Dave 1 of Chromeo tinkered with a couple of knobs behind a small DJ rig on stage, waiting for the house music to fade. Shalamar had played moments earlier, then Frankie Beverly and Maze’s timeless “Before I Let Go,” because it’s the Apollo Theater and that’s where those songs live all the time, like schoolteachers under desks. But then, like a glitch in the matrix or a hawk in the sky, everything changed: Dave hit the switch and—with a flourish of horns and an errant “Just Blaze!” call—there was Cam’ron. Then Big L, then Ma$e, then A$AP Rocky, his Serato calling on them as if Santa’s reindeer. Harlem was definitely in the building, as channeled through the ears, synapses, and fingers of David Macklovitch, a six-foot-something Jewish disco-wave artist from Montreal with glasses.
“I used to live on 122nd and Amsterdam. I don't how many of you know what neighborhood that is,” he said, cutting Cam’s “Suck It or Not” off for a second. The audience, still creeping in, looked more New Brooklyn than Adam Clayton Boulevard. So, he went informative: “Big L passed away, but he was my favorite rapper growing up. And he was from Harlem." And, seconds into “Feel So Good,” he noted: “This is what’s known as jiggy.” He also revealed he’d interviewed Eminem for Vice very early on, in “one of his first interviews. So early, I remember he'd just dyed his hair. I asked who his favorite rapper was. He said Ma$e.” A beat by Puff Daddy’s Hitmen played. Macklovitch said, “It made me look at Ma$e in a whole new way."
The world-famous Apollo Theater—known for its highs, lows, and Tree of Hope—is much smaller than imagined; “TV adds 10 pounds,” etc. But what the venue lacks in size, it makes up for in legend. (“Chromeo, Live at the Apollo!” makes for way better posters than, say, one for the sound canyon that is Terminal 5. Has anyone over the millennia ever bragged about being on West 56th Street?) Draped in red, dripped in gold, the theater immediately makes you wish you dressed up nicer, maybe wore a hat. As it was, everyone was in high-end streetwear, a mass of black bombers, black jeans, and white canvas shoes. Put together, the crowd looked like a keyboard tie.
As it was, everyone was in high-end streetwear, a mass of black bombers, black jeans, and white canvas shoes. Put together, the crowd looked like a keyboard tie.
“You can’t sit,” Dave said, ending his DJ set. “This isn’t a movie theater.” And so we danced, as much as one can, finding space in aisles, nooks, and crannies. (My seatmate called it “SoulCycle at the Apollo.”) While P-Thugg stayed attached to his instruments—his Vocoder tube, firmly in mouth—Dave was more free to move. During “Fall Back 2U,” the funkiest cut off last year’s White Women, he jumped offstage, bobbing and weaving through the crowd like Jimmy Fallon on a couple of chill pills and wine. Chromeo managed to make 1981 look and sound futuristic, standing in front of Gary Numan’s backdrops and bouncing off Michelle Pfeiffer’s mirrors. Their lights moved as if strung along by Herbie Hancock, unbroken beams coming alive in lock-step. When Dave finished a guitar flourish, he hoisted it up in the air, channeling He-Man or maybe Han Solo, sneering behind sunblockers with his tongue out.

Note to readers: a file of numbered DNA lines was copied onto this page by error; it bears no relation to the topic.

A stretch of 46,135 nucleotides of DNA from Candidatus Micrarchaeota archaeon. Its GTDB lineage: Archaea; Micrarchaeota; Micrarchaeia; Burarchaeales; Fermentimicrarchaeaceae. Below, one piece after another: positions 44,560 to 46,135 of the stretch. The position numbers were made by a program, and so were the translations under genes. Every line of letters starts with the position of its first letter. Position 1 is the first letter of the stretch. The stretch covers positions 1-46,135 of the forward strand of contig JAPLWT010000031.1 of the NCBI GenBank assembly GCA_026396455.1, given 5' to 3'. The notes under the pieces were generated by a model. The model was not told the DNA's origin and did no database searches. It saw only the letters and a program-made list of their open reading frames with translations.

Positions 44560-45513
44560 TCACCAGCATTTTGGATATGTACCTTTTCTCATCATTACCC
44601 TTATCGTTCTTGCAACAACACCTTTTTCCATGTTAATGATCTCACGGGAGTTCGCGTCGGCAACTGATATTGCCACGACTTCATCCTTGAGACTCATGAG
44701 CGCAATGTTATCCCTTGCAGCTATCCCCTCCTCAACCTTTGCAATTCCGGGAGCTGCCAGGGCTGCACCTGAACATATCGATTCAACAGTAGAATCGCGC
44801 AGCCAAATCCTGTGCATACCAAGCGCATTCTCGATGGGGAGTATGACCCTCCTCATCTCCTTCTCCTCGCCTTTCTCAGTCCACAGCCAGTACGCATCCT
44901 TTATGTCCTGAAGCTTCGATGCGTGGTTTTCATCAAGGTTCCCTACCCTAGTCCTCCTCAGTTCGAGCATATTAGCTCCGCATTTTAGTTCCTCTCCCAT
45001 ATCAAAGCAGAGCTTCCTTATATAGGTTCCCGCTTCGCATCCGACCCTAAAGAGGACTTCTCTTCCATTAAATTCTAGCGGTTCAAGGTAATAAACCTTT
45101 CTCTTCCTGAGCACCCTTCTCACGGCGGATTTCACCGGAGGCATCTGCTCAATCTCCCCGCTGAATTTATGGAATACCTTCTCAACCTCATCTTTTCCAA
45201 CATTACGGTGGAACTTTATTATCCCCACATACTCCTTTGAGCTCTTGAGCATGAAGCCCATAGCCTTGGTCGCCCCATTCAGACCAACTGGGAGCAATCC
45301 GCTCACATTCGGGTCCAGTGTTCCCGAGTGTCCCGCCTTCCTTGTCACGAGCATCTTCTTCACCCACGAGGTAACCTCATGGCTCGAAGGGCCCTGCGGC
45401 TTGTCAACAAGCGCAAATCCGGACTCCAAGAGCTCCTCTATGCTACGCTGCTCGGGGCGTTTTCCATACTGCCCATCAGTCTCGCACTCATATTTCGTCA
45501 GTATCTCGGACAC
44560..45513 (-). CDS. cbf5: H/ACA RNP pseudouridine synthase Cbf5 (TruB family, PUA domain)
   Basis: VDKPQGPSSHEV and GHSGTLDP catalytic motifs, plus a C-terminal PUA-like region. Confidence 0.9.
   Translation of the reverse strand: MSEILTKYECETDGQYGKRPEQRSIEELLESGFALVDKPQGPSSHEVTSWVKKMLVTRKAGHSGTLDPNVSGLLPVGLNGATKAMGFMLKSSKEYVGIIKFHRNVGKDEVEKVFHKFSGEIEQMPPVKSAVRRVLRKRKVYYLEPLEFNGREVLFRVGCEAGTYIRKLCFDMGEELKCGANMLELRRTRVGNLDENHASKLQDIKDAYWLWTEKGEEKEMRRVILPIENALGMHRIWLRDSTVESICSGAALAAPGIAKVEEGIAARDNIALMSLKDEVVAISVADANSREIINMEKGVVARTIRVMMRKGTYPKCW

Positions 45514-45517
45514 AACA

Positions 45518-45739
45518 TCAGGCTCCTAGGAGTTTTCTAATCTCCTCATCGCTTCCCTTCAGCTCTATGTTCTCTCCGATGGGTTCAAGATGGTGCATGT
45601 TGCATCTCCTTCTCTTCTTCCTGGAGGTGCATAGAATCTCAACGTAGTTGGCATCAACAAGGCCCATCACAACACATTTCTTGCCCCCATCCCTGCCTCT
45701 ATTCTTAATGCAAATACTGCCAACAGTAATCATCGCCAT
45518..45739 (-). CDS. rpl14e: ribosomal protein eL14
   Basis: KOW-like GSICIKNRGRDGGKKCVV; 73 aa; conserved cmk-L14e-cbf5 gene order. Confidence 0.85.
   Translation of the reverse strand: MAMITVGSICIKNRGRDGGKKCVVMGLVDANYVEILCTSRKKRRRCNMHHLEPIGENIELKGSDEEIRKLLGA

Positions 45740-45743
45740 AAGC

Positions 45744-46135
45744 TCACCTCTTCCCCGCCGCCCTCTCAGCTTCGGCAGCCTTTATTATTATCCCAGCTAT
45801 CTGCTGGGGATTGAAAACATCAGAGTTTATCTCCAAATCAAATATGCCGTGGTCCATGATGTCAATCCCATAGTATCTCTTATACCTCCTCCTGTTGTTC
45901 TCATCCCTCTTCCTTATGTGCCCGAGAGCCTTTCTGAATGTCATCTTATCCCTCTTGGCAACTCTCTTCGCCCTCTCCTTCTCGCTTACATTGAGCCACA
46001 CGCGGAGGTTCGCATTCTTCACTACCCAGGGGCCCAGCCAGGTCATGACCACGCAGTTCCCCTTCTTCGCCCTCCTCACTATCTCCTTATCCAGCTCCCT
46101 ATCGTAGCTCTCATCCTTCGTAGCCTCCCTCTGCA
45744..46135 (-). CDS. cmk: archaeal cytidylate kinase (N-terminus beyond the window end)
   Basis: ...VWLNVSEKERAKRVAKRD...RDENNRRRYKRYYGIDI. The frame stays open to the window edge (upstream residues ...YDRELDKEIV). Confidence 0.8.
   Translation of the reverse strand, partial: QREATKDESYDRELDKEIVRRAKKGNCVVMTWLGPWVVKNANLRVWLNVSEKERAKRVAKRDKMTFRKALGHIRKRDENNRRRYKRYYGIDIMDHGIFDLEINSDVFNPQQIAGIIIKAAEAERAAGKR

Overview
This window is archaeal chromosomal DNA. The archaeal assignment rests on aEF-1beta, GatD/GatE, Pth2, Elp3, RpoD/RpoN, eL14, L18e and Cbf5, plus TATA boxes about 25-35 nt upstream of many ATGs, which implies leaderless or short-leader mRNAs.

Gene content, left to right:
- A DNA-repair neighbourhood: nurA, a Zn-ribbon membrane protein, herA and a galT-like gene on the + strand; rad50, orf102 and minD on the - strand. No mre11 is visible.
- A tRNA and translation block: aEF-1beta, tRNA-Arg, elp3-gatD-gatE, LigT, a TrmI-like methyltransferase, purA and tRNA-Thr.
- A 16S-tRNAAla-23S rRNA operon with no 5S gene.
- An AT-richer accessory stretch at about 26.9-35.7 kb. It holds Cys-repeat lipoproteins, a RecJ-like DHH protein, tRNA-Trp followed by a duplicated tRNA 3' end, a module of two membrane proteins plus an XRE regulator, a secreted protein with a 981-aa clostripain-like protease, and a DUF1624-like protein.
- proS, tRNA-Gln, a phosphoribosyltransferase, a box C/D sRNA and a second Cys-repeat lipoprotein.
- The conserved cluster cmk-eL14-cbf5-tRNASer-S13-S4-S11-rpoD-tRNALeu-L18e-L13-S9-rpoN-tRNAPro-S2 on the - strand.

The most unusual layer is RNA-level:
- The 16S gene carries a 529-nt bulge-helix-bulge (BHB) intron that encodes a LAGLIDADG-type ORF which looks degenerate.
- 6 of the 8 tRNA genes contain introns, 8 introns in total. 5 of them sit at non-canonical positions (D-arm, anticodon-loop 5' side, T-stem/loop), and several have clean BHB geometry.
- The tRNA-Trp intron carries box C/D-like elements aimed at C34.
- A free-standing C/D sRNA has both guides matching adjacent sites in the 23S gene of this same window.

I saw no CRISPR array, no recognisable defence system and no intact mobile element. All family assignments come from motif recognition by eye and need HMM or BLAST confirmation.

The interplay between Dave and P was that of Siegfried and Roy, without the tigers but with all the magic tricks. (Or maybe they’re like Mick and Keith, if the Rolling Stones enjoyed kitsch almost as much as they liked one another.) Dave wore silver; P wore a red sequin blazer and black beret, existing as the logical pinpoint between Hugh Hefner, Liberace, and Oddjob. At one point, Dave leaned his head on P’s chest and grinned; later on, they did Morris Day-like moves and ended up in an elaborate frozen-time high-five, complete with choreographed footwork. Dave stopped the show to shout out his mother during “Momma’s Boy.”
Three young kids, one in a slouchy Vineyard Vines long-sleeve, stood near the stage, too young to feel comfortable dancing in public. The middle one Snapchatted the action while the others looked on, hands in pockets. A few seats down, two girls their age grinded on one another, taking off shirts until there weren’t any left.
Midway through the show, Dave stopped the music. "We haven't been back in our second hometown since we played Central Park in September. Here we are at the Apollo, getting all classy for you guys.” He looked up to the top balcony, his glasses a shade of white from the lights. “This is for everyone who was with us for the Bowery Ballroom days. The Cake Shop days. The opening-up-for-the Scissor Sisters-at the Knitting Factory days. Guess what? We're still here."
Jeff Rosenthal is a writer living in New York. Follow him @ItsTheReal.